Document Type


Date of Award


Degree Name

Doctor of Philosophy in Civil Engineering - (Ph.D.)


Civil and Environmental Engineering

First Advisor

Taha F. Marhaba

Second Advisor

Robert Dresnack

Third Advisor

Yuan Ding

Fourth Advisor

Thomas J. Olenik

Fifth Advisor

Paul Schorr


The Passaic River Basin is a complex system of rivers, tributaries, reservoirs, and some of the largest water purveyors in the State of New Jersey. Located in the northeastern part of the State, it drains approximately 800 square miles of water that is used for distribution to the five major purveyors: North Jersey District Water Supply Commission, Passaic Valley Water Commission, Jersey City, Newark, and New Jersey American Water. These purveyors operate under a safe yield, which is defined by the New Jersey Department of Environmental Protection (NJDEP) as the amount of water that should be continuously available should the most severe drought of record occur in future conditions. The drought of record is widely accepted to be the mid 1960’s drought; however, the State has experienced other drought conditions that have caused concern for the available water supply.

In 1984, a safe yield study was conducted for the Passaic River Basin by Dr. Robert Dresnack, Dr. Eugene Golub, and Dr. Franklin Salek of the New Jersey Institute of Technology, Civil and Environmental Engineering Department. That study established safe yield values utilizing sixty years of record, from 1921-1981, which concluded that the 1960’s drought was the most severe during that time period. However, in the early 2000’s, a drought occurred that could potentially have been more severe and created the need to evaluate the impact on the Passaic River Basin.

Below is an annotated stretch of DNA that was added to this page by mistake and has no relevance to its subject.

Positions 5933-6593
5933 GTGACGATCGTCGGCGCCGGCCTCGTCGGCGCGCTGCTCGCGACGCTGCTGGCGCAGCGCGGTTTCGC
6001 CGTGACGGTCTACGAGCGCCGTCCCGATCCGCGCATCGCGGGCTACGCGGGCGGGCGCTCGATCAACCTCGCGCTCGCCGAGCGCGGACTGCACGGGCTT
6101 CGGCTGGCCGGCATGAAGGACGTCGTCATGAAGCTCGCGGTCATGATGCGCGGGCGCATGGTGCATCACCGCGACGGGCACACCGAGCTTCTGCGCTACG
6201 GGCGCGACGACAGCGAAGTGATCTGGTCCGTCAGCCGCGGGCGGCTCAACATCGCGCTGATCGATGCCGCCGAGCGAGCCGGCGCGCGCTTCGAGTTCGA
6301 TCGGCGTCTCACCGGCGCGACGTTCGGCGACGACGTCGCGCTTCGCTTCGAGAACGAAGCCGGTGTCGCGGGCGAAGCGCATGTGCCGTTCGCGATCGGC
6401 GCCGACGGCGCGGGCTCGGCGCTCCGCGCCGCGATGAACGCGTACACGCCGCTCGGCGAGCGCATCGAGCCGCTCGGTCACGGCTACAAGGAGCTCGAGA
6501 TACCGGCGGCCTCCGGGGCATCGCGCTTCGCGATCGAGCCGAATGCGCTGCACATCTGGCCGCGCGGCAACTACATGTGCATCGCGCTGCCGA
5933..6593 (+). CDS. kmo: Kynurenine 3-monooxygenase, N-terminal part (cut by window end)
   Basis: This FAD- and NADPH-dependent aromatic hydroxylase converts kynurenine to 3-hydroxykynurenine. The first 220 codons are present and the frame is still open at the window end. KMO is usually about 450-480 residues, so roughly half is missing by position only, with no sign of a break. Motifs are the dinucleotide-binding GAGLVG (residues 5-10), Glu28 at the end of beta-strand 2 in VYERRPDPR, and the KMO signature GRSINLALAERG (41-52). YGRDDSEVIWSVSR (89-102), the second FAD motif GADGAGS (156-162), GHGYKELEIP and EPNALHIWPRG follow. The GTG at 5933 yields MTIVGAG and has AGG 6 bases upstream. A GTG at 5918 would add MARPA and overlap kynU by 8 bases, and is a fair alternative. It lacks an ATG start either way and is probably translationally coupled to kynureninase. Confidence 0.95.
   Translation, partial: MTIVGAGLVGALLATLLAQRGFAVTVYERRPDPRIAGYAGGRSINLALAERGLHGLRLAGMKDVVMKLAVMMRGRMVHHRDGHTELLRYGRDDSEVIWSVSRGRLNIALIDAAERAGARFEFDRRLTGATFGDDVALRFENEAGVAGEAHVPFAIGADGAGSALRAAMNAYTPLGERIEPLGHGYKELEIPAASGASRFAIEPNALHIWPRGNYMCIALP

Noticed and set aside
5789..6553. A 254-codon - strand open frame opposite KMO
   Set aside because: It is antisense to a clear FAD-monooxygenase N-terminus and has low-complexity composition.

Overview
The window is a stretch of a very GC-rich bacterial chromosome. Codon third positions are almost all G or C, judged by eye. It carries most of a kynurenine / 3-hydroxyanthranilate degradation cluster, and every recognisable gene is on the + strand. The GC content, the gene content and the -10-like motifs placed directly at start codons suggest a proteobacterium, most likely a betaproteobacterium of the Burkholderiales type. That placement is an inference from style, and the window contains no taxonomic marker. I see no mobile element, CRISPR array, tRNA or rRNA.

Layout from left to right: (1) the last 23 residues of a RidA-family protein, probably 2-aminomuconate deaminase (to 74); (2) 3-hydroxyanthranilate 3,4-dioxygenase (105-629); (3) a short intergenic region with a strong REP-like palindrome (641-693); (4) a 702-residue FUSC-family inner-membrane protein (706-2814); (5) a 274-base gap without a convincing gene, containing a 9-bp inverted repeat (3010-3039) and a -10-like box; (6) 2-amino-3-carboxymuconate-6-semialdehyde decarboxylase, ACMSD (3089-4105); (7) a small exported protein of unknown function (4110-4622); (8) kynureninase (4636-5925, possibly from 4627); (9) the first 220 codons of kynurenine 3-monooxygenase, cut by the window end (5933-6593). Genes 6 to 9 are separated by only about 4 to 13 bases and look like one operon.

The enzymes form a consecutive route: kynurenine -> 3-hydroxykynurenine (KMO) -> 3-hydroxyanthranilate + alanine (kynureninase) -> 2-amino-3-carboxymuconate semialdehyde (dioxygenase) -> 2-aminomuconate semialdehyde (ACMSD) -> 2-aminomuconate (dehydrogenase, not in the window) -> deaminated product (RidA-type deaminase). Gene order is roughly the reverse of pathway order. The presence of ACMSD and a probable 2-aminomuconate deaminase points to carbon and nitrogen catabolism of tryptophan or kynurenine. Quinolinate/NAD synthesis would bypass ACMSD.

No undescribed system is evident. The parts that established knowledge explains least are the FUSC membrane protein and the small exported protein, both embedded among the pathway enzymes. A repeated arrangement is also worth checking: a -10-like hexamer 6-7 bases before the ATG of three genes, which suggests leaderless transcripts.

The purpose of this research is to create a model with five years of record, from 2000-2004, to analyze the water availability during the 2000’s drought and compare it with values established for the 1960’s drought. New Jersey has seen increases in population and development which will increase water consumption; therefore, it is important to monitor the water supply system to prevent potentially adverse effects. This model is created utilizing gaged stream flows, reservoir storage data, water diversions, withdrawals, and discharges from permitted users in the system.



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